"I have a new phone number, for if you have an emergency. Not connected to the company. I'd been meaning to give it to you. To give to people." His mother, hopefully.

"Sounds like Miss Reynolds stayed the same, even from beyond." Devon steps into the office proper, pushing the door closed behind him. "I'd planned to come by sooner but…" He half grins. It's a half grimace as well, one hand lifted in display, fingers thrust out from plaster that travels down his arm beneath the sleeve of his hoodie. "Been kind of a rough couple of weeks." A shrug follows, hand dropped back to his side.

The boy nods, understanding the unspoken request. "Sure. That'd be good." Though he hasn't seen Melissa in a while, a couple of weeks after he took her to the safe house she left, gone into hiding with Perry he assumes. He glances around the office again, before turning his attention onto Kincaid. "I haven't got a permanent line yet, just the throw aways. Once I get one though, I'll make sure you have it. Just… it'll be a little while yet."

"It's fine. I wasn't expecting to be stuck with responsibilities… but it seems I fell into some," Kincaid says with a sheepish expression. He's not really ashamed of his work, but he did lie to get the job. He'd not gotten the schooling he said.

Not beyond a year or two of high school. Everything else was learning from others who knew things… And learning from life. Not exactly the preperation to handle an actual company. But at least he's good at getting other people to do what they were hired for.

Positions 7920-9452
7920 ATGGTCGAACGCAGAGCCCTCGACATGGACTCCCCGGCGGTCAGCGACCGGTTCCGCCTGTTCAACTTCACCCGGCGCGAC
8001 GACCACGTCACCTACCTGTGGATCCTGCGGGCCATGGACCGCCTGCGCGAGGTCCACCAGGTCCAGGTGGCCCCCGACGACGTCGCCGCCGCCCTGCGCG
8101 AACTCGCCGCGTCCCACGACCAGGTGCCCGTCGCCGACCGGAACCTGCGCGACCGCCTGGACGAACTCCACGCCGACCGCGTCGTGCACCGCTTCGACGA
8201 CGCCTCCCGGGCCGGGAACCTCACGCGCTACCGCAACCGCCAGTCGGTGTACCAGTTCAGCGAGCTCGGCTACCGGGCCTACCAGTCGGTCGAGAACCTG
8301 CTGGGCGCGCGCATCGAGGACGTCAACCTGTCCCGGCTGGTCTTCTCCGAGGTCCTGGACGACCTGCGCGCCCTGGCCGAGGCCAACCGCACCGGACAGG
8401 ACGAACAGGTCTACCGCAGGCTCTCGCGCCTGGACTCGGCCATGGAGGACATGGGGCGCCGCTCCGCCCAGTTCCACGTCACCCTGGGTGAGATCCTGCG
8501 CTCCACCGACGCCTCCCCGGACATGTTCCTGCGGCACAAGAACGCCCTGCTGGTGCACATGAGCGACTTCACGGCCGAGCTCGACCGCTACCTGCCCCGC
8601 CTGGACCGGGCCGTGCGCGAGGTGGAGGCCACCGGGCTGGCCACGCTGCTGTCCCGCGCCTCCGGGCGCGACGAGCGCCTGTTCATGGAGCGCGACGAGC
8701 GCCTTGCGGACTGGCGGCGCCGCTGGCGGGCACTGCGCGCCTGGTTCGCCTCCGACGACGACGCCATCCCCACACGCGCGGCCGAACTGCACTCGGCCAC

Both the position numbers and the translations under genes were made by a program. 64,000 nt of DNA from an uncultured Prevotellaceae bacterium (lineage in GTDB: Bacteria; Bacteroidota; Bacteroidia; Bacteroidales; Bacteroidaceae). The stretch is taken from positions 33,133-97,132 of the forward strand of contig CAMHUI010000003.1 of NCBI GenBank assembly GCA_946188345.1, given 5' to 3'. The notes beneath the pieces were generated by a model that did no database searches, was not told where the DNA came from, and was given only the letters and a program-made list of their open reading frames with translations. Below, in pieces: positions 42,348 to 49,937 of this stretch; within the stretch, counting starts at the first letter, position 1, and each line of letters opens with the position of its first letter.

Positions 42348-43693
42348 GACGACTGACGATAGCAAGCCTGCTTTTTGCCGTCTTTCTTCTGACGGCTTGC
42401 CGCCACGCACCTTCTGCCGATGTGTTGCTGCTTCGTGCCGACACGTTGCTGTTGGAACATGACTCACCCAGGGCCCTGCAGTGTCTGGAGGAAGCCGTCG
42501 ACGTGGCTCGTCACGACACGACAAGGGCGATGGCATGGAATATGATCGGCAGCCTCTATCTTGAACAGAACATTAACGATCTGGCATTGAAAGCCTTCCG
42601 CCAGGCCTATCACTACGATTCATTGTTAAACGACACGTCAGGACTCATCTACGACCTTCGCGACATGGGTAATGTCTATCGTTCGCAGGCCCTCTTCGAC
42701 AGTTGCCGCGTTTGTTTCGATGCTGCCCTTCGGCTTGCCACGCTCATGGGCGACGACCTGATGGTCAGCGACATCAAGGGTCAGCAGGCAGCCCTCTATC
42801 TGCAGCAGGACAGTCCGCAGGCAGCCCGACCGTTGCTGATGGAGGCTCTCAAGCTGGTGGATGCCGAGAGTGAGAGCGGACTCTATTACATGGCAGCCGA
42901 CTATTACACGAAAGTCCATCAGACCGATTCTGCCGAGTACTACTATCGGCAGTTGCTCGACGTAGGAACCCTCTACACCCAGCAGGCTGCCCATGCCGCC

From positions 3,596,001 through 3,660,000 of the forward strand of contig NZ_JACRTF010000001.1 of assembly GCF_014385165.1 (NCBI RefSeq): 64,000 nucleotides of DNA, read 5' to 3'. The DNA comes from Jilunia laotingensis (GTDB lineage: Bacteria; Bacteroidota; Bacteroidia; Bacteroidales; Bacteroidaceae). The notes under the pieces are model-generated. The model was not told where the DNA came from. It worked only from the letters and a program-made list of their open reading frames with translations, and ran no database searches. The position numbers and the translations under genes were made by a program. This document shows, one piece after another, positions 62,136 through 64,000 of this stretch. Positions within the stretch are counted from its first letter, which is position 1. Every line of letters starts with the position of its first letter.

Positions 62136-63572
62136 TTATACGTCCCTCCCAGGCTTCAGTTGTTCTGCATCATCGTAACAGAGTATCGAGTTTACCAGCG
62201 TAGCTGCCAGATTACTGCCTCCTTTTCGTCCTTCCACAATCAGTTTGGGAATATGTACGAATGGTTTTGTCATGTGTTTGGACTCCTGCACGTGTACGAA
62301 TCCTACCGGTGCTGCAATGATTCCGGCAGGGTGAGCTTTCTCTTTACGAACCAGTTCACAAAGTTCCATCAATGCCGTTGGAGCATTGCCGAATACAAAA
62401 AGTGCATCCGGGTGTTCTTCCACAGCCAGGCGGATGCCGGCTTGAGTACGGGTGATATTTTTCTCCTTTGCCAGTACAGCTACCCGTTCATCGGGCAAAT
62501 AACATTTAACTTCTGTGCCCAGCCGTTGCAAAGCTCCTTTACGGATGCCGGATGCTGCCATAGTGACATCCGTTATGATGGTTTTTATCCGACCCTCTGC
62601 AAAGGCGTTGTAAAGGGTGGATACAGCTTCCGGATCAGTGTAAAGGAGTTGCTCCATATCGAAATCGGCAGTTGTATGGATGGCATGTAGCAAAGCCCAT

"I can be found here for a while, if it's a legit line. I'll work up a code, too. So if it isn't legit you can send me a message through the call in that no one will recognize."

"You're good at what you do." Devon grins, leaning against the door. "Makes sense that you're in charge here. Better here anyway, than stuck in a squatter's hovel or worse. I'd be lying if I said I didn't miss working here, but better I stay gone than bring the whole studio down because of my activities." And associations. The perils of rebelling against the government.

He pauses, brows drawing together for a moment, arms folding over his chest. "How've you been otherwise? Besides the management stuff?"

"Alive," Kincaid responds in simple words. "Alive and free." Two things he learned were very important at far too young an age. One more important than the other, but he's trying not to think too much about that. Or the moments when he learned it.